STIRLING Council is looking into a free entry plan for the Wallace Monument as it prepares to take over the running of the attraction.

The administration is interested in giving local residents free entry to the monument next year, saying it would secure the attraction’s future.

However, opposition councillors think it might be a big risk given the current restrictions from the coronavirus pandemic.

The SNP/Labour administration’s finance and economy committee discussed the possibility last night, before it is set to take over the attraction’s management from Stirling District Tourism on November 27.

Stirling Council’s senior manager for economic development and communities, Stuart Oliver, said that “the setting of admission fees, special offers and incentives under a dynamic, market-led approach will be a key element of ensuring the success of the attraction during the challenging tourism recovery period and beyond”.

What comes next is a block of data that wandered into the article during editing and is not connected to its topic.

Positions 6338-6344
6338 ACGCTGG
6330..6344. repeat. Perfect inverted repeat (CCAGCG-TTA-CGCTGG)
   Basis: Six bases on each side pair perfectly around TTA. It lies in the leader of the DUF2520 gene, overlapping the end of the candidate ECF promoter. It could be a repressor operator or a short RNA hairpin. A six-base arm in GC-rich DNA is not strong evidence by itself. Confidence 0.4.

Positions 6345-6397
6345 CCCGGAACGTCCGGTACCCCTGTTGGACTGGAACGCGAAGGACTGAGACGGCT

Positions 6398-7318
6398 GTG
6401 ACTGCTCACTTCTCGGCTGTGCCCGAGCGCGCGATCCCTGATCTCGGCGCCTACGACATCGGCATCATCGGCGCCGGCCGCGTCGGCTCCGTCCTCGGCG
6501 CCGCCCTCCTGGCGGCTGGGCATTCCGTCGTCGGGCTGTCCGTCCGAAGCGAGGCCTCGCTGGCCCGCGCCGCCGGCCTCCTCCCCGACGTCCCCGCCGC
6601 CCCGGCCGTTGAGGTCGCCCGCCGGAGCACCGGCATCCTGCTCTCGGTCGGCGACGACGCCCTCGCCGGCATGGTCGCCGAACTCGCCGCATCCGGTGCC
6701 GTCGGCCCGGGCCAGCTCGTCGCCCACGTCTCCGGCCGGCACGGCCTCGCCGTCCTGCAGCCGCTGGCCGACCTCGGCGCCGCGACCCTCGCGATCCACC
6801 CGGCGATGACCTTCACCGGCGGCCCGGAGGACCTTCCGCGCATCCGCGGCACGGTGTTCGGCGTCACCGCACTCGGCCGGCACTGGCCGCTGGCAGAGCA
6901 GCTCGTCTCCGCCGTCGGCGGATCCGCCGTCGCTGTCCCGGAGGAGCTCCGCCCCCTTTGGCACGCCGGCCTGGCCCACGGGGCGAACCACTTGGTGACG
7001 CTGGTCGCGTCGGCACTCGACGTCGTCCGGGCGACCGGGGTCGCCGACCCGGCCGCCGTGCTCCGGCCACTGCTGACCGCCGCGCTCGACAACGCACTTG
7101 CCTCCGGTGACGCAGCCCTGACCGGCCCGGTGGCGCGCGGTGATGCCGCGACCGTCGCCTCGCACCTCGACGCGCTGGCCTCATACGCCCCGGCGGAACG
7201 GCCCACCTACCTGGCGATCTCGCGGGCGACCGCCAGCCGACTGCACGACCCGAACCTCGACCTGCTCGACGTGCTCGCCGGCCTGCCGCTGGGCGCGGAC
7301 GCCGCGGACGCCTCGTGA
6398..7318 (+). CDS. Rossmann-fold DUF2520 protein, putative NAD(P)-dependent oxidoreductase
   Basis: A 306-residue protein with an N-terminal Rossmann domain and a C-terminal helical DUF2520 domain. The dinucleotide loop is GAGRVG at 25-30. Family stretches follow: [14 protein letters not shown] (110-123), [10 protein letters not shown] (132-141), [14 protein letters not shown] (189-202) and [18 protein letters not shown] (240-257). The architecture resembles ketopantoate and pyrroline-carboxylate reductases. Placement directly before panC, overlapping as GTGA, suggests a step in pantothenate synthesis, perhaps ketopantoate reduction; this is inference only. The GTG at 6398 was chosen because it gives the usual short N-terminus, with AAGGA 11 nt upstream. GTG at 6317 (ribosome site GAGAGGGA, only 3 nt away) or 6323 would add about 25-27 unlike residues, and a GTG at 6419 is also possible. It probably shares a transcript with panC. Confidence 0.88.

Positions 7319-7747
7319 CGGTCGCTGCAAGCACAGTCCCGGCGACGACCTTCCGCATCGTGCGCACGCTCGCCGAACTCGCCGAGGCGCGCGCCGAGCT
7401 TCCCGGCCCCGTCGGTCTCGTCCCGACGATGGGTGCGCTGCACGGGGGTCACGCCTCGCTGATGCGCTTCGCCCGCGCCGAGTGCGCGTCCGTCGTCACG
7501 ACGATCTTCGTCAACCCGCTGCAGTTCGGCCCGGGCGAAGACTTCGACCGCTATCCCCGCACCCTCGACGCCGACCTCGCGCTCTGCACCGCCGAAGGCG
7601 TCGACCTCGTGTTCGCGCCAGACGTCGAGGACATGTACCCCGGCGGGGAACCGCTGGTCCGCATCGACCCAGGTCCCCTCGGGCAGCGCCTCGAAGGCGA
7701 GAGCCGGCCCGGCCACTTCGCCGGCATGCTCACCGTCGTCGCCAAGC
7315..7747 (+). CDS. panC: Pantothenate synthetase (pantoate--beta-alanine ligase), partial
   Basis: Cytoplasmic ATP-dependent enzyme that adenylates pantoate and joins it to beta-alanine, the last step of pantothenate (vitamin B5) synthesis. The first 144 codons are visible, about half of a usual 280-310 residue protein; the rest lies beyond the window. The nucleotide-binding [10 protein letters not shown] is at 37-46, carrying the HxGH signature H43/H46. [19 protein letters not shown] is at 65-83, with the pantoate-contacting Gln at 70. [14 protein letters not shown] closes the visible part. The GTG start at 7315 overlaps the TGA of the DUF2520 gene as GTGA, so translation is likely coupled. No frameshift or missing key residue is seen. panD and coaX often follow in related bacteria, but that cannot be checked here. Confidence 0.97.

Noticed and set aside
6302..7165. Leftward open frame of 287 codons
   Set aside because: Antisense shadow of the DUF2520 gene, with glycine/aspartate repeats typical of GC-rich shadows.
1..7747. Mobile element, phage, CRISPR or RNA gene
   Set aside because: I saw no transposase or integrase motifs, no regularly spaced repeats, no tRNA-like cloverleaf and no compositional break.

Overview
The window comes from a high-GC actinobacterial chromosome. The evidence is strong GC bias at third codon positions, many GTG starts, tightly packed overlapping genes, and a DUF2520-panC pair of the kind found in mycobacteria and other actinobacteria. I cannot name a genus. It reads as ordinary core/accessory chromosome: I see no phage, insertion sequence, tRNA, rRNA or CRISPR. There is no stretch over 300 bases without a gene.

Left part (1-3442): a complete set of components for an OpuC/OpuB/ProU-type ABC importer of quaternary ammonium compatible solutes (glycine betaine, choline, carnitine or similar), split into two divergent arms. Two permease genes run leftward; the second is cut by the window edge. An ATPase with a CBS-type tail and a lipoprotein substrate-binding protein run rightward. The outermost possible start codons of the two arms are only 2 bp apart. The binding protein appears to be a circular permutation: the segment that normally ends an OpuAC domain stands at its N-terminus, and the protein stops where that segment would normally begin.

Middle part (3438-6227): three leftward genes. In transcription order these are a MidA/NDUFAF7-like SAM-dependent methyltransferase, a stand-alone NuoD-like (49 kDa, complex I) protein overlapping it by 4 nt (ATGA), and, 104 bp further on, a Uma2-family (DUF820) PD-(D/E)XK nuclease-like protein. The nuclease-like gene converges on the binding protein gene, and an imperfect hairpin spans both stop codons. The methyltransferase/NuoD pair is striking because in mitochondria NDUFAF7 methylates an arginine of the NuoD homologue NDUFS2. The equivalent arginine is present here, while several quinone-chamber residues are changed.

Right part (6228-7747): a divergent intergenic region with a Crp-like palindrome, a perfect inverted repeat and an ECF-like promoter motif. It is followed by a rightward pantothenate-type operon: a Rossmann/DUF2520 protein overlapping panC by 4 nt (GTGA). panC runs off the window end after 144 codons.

A report put before the finance committee said: “Core pricing for admissions to the monument will remain as currently set. Any proposed changes to core pricing would be brought to the finance and economy committee for consideration.

“We have been clear that our approach to the management of the attraction will be to maximise access for local residents while leveraging benefits of visitation into investment in the wider tourism economy.”

Stirling District Tourism currently runs the attraction on behalf of the local council, but its lease comes to an end next week.

In September councillors voted to take charge of the monument despite a plea from the current operators, who accused the administration of failing to invest and claimed changing hands could put William Wallace’s legacy at risk.

Work is now underway to put the landmark at the centre of an “ambitious tourism and cultural approach” for Stirling and the surrounding area.

The November 27 change-over date was described by officials as “the start of a bold and exciting tourism offering for the region”.